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Estes Park’s Stanley Hotel putting up hundreds of firefighters

The Stanley Hotel in Estes Park is famous for inspiring Stephen King’s horror classic “The Shining.”

ESTES PARK, Colo. — The historic hotel made famous by “The Shining” will be known to hundreds of firefighters for something decidedly less spooky.

The Stanley Hotel said it is putting up 380 firefighters who are helping to battle the East Troublesome Fire, which has caused hundreds of evacuations in Estes Park and closed Rocky Mountain National Park to the public.

Some of those firefighters were from Denver and Aurora Fire. In a tweet, the Denver Fire Department said its crews were treated to a dinner on Thursday night.

RELATED: East Troublesome Fire updates: Challenging weather expected Friday

RELATED: Colorado wildfires: How you can help those impacted

RELATED: Photos show red skies in Estes Park, smoke plume visible from Front Range as East Troublesome Fire grows

The Stanley Hotel shared a video on Facebook of firefighters congregating in its lobby.


For what it’s worth, according to Google’s hotel booking tool, a room at the Stanley for Sunday night would cost $299 a night to the general public.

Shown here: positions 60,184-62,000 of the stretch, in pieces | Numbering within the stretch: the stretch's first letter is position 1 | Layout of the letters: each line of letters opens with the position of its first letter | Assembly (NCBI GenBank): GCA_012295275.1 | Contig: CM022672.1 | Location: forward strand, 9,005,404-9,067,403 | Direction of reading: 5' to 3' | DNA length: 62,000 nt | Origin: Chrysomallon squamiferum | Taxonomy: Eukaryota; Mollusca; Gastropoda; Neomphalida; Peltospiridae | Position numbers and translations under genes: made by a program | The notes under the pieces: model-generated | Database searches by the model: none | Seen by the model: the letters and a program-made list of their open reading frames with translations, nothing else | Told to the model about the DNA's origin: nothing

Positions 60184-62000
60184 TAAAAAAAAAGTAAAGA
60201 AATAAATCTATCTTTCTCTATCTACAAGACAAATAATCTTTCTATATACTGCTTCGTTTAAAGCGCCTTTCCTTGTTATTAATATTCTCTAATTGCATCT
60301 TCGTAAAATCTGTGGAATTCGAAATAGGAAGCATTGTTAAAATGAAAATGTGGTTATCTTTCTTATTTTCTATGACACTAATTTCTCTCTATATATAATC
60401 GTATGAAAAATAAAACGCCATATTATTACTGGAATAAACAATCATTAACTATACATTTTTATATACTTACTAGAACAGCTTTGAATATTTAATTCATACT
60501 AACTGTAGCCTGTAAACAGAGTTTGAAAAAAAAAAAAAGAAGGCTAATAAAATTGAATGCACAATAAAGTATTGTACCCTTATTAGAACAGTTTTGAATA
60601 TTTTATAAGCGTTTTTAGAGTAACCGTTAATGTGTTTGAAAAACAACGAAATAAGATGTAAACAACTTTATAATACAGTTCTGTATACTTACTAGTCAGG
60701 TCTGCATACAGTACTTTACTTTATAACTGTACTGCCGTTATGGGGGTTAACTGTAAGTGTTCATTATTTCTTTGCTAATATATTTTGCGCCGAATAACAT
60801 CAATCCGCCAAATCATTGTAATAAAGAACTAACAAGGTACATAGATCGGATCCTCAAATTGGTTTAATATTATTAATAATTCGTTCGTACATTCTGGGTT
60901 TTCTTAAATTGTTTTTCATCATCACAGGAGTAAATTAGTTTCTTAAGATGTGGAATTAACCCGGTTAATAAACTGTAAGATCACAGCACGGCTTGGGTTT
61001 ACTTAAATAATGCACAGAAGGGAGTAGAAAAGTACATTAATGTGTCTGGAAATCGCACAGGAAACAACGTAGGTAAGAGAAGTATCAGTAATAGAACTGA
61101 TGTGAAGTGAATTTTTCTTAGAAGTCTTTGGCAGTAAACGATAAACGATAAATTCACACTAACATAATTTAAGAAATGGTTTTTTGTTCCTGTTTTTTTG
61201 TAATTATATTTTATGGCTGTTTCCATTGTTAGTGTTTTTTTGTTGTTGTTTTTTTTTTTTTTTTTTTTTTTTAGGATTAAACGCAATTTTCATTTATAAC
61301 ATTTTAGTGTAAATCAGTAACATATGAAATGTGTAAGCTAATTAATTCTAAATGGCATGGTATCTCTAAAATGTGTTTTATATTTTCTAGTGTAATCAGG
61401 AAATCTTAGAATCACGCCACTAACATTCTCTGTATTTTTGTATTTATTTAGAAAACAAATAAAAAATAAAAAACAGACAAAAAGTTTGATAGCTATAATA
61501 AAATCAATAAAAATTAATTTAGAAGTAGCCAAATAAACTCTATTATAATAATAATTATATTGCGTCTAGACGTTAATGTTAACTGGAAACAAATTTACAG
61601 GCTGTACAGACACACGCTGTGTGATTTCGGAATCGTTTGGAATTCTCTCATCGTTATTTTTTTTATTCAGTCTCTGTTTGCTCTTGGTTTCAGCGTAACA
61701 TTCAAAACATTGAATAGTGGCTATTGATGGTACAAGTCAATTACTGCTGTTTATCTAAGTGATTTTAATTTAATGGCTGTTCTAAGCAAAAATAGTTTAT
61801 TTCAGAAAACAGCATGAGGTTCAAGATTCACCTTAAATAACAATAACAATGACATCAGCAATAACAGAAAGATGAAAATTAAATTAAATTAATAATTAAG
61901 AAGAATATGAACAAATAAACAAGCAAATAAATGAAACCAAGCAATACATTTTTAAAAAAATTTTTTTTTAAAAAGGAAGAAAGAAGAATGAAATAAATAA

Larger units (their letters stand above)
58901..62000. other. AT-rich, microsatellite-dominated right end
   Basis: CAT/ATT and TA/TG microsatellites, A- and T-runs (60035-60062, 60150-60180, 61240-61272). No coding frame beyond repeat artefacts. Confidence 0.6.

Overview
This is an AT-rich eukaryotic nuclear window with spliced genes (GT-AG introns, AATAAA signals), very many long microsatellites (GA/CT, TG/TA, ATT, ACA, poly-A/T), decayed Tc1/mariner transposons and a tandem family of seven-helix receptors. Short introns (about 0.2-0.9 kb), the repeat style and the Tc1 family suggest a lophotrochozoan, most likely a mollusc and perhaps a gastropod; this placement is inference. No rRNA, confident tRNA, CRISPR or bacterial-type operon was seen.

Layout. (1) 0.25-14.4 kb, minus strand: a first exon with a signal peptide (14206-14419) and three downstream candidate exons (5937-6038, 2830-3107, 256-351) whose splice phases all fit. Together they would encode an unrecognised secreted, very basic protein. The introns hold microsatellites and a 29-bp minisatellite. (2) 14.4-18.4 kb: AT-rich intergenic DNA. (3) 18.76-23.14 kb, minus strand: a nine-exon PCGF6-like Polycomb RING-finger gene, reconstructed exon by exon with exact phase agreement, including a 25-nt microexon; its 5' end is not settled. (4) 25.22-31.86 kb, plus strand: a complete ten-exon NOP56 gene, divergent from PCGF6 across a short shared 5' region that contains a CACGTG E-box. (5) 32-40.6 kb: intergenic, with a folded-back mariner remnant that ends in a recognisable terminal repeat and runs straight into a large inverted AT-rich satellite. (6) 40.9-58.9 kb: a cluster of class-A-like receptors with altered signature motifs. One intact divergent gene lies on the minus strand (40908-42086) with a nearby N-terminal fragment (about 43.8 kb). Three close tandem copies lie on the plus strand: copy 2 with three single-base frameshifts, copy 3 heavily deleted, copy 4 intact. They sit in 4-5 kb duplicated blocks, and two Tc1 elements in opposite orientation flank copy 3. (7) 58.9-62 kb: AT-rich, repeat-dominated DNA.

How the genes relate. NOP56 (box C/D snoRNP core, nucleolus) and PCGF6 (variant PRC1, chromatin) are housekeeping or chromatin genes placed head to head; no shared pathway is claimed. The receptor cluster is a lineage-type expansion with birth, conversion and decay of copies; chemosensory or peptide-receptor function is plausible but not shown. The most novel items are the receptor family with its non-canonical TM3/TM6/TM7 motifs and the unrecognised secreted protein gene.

The East Troublesome Fire grew by more than 100,000 acres from Wednesday to Thursday, and is now straddling both sides of the Continental Divide at 170,163 acres. It is the second largest fire in Colorado history, behind the nearby Cameron Peak Fire, which is now more than 206,000 acres.

Estes Park, the home of the Stanley Hotel, is closed to all incoming traffic. Roads are open to evacuees.

The 142-room Stanley Hotel built in 1909. Part of its fame comes from horror legend Stephen King, who said he was inspired to write “The Shining” after staying there near the end of the season, when they were the only guests.

SUGGESTED VIDEOS: Wildfires in Colorado 


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Hundreds Of Homeless Can Remain At Upper West Side Hotel For Now

UPPER WEST SIDE, NY — The plight of hundreds of homeless men currently being housed at The Lucerne remains fluid after a judge on Monday sided with three hotel residents and temporarily blocked an effort by Mayor Bill de Blasio to move the men to another location in Lower Manhattan.

The city was scheduled to start transferring 235 men to the site of a former Radisson hotel Monday morning before Manhattan Supreme Court Judge Debra James found in favor of three of the men, who filed a lawsuit against de Blasio and Department of Homeless Services Commissioner Steven Banks last week blocking the move , the New York Post reported.

The men — Larry Thomas, Ramone Buford and Travis Trammell — filed the suit, saying that forcing them to be moved from The Lucerne to the Lower Manhattan location on William Street would cause “massive psychological damage”. James’ decision came less than a week after she ruled against a group of Lower Manhattan residents that were attempting to keep the Lucerne residents from being moved to their neighborhood.

James’ decision allows the homeless men to remain at The Lucerne until the mater is again heard in court.